With how much National League fans talk about the NL’s strategic superiority to the regrettably DH’d AL, there’s strikingly limited discussion about pitchers actually hitting; people talk about pitchers hitting as an idea, but the actual numbers are swept under the rug, as if the plate appearances never happened. With more discussion, perhaps we would’ve known about Ian Kennedy’s tendencies before today. Kennedy came up as an AL pitcher, and while he’s been forced to bat in the NL, it seems that these days he’s mostly opting out of the whole thing. The Diamondbacks can tell Kennedy that it’s his turn to hit, but they can’t make him actually do it. What Ian Kennedy does in the box is entirely up to Ian Kennedy, and also the pitcher and catcher too.
As it happens, I didn’t initially set out to research Ian Kennedy’s swing rate. Rather, I was looking up which pitcher has walked the most pitchers so far this season. The answer, if you’re curious, is Paul Maholm, with five walks issued to opposing pitchers — all as a member of the Cubs. I wanted to know which five pitchers Maholm has walked. Maholm has actually walked three pitchers in 2012: James McDonald, Bud Norris, and Ian Kennedy. How does 3 = 5? Here are Gameday screenshots from the four times Paul Maholm has pitched to Ian Kennedy.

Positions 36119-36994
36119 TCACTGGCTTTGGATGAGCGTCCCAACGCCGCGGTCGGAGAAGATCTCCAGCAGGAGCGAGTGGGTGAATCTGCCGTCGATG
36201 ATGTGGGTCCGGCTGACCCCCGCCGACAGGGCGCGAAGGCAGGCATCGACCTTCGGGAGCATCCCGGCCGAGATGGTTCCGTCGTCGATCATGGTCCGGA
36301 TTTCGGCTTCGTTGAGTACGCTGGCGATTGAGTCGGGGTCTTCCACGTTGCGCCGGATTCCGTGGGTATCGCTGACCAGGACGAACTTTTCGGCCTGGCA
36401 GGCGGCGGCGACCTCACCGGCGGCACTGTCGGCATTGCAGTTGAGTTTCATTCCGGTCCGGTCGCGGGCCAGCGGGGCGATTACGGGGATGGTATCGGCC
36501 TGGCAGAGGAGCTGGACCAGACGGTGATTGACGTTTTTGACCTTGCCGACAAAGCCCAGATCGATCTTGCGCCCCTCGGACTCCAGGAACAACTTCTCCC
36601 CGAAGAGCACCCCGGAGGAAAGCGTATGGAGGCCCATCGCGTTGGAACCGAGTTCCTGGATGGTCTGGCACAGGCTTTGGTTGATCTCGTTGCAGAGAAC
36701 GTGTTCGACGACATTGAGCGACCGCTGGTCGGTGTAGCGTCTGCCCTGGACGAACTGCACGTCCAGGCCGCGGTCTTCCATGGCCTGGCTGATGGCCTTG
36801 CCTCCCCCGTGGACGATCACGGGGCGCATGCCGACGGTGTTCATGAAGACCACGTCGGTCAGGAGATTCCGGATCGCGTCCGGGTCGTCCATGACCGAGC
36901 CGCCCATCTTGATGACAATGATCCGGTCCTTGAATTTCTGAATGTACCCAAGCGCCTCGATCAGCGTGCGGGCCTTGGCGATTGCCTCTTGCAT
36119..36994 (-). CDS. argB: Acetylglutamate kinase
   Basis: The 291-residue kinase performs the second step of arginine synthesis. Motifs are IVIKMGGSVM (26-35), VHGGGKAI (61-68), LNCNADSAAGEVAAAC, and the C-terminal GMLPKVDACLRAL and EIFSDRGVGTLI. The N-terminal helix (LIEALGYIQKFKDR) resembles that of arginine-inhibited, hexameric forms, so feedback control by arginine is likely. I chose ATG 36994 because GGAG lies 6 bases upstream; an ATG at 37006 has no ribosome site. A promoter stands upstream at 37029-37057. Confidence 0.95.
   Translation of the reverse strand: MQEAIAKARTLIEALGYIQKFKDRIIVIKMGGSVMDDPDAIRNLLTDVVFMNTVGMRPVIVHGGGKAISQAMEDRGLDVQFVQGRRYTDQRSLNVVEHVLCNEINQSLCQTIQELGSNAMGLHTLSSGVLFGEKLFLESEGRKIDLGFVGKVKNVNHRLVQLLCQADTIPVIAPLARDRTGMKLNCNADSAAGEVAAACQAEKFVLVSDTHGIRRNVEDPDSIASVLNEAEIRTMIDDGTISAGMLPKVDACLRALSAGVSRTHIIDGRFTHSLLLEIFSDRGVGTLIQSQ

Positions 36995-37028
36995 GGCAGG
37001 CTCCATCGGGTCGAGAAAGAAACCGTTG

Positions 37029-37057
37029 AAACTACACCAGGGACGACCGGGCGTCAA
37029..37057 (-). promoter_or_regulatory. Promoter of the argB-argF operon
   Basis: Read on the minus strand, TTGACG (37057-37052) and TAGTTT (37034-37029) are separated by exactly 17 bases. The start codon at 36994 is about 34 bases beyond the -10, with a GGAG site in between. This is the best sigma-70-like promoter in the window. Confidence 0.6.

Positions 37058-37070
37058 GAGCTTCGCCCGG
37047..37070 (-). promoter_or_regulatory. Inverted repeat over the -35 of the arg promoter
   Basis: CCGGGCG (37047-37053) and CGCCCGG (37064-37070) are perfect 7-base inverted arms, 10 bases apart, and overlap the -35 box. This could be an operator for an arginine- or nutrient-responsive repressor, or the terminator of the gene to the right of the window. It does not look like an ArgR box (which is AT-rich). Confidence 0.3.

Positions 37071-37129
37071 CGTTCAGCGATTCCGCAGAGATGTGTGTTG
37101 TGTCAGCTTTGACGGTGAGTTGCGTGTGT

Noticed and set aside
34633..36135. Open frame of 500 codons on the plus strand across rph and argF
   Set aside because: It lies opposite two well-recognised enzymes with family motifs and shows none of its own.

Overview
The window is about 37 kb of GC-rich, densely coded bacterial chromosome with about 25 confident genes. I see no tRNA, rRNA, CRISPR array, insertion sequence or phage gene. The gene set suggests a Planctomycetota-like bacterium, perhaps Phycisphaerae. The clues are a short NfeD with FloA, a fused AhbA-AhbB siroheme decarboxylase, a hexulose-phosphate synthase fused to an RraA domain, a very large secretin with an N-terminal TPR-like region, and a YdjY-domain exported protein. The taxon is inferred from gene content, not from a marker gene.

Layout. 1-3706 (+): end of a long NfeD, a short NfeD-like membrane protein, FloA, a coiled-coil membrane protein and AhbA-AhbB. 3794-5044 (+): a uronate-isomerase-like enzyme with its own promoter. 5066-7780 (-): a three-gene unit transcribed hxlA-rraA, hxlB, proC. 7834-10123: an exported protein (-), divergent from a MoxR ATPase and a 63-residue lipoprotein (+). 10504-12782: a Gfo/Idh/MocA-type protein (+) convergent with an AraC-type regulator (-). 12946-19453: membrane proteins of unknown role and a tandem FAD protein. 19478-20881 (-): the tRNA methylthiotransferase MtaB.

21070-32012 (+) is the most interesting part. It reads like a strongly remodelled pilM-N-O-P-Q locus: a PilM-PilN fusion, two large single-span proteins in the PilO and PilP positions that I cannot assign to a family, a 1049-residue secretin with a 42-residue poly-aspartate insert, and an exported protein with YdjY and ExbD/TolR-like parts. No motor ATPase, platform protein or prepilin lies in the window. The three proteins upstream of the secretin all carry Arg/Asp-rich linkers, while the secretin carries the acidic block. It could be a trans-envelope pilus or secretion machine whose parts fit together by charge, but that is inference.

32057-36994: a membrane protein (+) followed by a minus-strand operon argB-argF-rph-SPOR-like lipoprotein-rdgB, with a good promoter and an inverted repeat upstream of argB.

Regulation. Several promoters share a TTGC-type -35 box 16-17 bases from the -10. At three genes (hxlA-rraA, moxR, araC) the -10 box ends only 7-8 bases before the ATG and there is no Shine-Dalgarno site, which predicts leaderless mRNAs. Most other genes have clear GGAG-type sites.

Four times in 2012, Paul Maholm has pitched to Ian Kennedy. Three times in 2012, Paul Maholm has walked Ian Kennedy. Two times in 2012, Paul Maholm has walked Ian Kennedy after getting ahead in the count 0-and-2. Paul Maholm has walked Ian Kennedy more times in four plate appearances in 2012 than he’s walked Prince Fielder in 55 plate appearances in his career. Sometimes it works against Ian Kennedy that he doesn’t like to swing. Sometimes it works against the opposing pitcher.
For his career, Kennedy’s posted a 10 wRC+; for 2012, he’s posted a -3. Ian Kennedy is a very unremarkable hitting pitcher, with one very remarkable trait.